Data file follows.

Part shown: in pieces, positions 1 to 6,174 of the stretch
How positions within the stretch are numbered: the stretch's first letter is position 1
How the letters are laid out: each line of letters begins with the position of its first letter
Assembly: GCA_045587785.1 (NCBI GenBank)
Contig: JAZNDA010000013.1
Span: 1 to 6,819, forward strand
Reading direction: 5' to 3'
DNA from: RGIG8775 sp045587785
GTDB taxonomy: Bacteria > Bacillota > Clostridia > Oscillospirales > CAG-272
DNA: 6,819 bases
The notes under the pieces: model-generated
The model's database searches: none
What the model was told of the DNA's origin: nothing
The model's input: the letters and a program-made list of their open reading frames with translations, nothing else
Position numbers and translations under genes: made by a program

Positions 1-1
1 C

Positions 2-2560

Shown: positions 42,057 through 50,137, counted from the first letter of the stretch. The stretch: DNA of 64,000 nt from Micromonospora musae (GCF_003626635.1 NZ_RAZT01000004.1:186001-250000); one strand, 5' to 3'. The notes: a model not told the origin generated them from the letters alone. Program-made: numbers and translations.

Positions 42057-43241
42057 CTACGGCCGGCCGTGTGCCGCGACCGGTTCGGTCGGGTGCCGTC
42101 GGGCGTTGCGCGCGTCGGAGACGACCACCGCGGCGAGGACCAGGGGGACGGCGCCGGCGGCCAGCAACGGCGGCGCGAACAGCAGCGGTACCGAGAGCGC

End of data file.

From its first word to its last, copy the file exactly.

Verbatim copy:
Part shown: in pieces, positions 1 to 6,174 of the stretch
How positions within the stretch are numbered: the stretch's first letter is position 1
How the letters are laid out: each line of letters begins with the position of its first letter
Assembly: GCA_045587785.1 (NCBI GenBank)
Contig: JAZNDA010000013.1
Span: 1 to 6,819, forward strand
Reading direction: 5' to 3'
DNA from: RGIG8775 sp045587785
GTDB taxonomy: Bacteria > Bacillota > Clostridia > Oscillospirales > CAG-272
DNA: 6,819 bases
The notes under the pieces: model-generated
The model's database searches: none
What the model was told of the DNA's origin: nothing
The model's input: the letters and a program-made list of their open reading frames with translations, nothing else
Position numbers and translations under genes: made by a program

Positions 1-1
1 C

Positions 2-2560

Shown: positions 42,057 through 50,137, counted from the first letter of the stretch. The stretch: DNA of 64,000 nt from Micromonospora musae (GCF_003626635.1 NZ_RAZT01000004.1:186001-250000); one strand, 5' to 3'. The notes: a model not told the origin generated them from the letters alone. Program-made: numbers and translations.

Positions 42057-43241
42057 CTACGGCCGGCCGTGTGCCGCGACCGGTTCGGTCGGGTGCCGTC
42101 GGGCGTTGCGCGCGTCGGAGACGACCACCGCGGCGAGGACCAGGGGGACGGCGCCGGCGGCCAGCAACGGCGGCGCGAACAGCAGCGGTACCGAGAGCGC